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Hey, Wellness Warriors!

Stress happens, even in the summer. Stress is a part of life, and we describe it as both a psychological and physiological response to something that requires your attention (which we call a stressor). Without stress, you may sometimes fail to accomplish tasks or push yourself outside of your comfort zone, limiting personal growth and struggling to build a positive sense of self-esteem. Stress often receives a bad reputation, but we want you to start challenging that notion. We believe that stress can be your friend if you change your mindset and view stress more positively. Think of stress as a challenge in front of you rather than a threat. The way you interpret stress impacts your body’s response, and we know that chronic stress can have negative effects on the body. So, the next time you feel stressed, try thinking of it as a challenge and take one step to make it your friend.

Here are some steps you can take to make stress your friend:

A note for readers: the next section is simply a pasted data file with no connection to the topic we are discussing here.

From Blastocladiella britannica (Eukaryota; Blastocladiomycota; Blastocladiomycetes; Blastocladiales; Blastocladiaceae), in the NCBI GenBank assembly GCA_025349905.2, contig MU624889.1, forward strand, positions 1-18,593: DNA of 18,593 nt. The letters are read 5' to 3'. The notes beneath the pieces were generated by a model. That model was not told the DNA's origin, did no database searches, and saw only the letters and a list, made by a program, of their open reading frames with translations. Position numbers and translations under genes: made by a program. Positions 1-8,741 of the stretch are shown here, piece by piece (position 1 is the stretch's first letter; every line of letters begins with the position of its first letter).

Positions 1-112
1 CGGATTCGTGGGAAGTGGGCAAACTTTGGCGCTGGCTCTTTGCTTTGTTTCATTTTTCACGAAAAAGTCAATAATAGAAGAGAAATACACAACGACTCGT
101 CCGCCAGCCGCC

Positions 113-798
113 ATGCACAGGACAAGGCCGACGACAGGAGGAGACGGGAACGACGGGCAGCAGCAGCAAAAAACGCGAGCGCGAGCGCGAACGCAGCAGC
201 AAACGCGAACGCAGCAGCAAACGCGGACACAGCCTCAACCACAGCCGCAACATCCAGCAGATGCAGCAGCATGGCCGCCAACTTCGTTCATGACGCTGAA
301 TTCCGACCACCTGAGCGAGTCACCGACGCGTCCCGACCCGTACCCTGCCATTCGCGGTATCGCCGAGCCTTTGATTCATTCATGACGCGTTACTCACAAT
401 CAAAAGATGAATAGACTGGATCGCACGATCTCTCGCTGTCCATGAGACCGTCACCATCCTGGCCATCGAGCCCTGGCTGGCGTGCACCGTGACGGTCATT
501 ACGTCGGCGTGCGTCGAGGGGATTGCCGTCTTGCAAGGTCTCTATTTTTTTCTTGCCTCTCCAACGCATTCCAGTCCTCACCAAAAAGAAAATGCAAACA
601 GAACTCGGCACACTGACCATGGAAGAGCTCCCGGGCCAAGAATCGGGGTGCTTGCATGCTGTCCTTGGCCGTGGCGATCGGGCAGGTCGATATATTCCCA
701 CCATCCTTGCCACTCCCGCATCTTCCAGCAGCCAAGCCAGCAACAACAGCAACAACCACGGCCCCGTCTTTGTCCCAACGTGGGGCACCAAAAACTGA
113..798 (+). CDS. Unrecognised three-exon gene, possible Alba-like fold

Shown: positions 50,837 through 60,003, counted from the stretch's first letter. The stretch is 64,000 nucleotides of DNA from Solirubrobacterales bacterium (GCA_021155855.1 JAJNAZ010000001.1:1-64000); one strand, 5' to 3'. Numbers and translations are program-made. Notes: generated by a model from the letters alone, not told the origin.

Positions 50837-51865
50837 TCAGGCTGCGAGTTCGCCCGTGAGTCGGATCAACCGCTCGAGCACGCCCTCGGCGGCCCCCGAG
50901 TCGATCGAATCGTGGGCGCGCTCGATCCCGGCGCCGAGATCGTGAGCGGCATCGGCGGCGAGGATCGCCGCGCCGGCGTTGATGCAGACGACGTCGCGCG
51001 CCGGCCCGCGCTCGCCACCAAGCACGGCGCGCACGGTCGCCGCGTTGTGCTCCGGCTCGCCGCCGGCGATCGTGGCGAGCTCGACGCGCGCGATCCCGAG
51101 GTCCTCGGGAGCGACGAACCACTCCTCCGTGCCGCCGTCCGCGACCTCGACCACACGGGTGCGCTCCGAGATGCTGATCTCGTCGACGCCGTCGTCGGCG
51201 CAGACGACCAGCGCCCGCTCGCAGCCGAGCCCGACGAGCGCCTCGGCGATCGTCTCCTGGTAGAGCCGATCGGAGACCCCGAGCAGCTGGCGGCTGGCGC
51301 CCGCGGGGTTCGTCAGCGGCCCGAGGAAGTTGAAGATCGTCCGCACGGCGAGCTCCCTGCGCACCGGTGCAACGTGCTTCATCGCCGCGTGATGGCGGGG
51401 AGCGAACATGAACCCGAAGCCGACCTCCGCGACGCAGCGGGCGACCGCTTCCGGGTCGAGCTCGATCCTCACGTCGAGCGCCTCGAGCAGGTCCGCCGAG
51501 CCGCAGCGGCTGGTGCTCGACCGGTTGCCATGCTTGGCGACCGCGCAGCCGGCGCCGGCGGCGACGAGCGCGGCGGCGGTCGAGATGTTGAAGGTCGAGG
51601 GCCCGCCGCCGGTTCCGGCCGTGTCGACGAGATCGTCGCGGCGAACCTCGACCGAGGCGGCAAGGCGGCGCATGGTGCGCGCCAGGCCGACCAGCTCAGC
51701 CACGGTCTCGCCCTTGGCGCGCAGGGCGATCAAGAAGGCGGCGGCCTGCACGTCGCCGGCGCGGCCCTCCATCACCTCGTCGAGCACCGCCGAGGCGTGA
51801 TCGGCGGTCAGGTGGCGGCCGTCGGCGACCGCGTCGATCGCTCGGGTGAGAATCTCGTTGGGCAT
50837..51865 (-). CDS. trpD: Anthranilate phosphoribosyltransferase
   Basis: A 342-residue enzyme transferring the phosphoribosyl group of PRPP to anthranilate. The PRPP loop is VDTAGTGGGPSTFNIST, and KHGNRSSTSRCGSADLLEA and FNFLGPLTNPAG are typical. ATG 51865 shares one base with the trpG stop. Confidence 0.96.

• Recognize the positive aspects of stress: Stress can be a natural response to challenges, motivating us to take action and overcome obstacles. By recognizing stress’s positive aspects, we can shift our mindset and view it as a helpful tool rather than a harmful force.

  • Reframe the physical sensations of stress: Instead of interpreting physical symptoms of stress, such as a racing heart or sweating, as signs of weakness or anxiety, we can reframe them as signs that our body is preparing to take action.

  • Use stress as an opportunity to learn and grow: When faced with a stressful situation, rather than avoiding it or becoming overwhelmed, we can view it as an opportunity to learn and grow. By reframing stress as a challenge, we can develop resilience and confidence in our ability to cope with difficult situations.

  • Practice self-care: While stress can be a helpful motivator, it’s important to take care of ourselves to avoid burnout or negative health consequences. Engage in self-care activities such as exercise, mindfulness, and spending time with loved ones to manage stress and build resilience.

By reframing stress as a positive force and using it as an opportunity for growth and learning, we can transform our relationship with stress and develop the skills and resilience needed to navigate life’s challenges.


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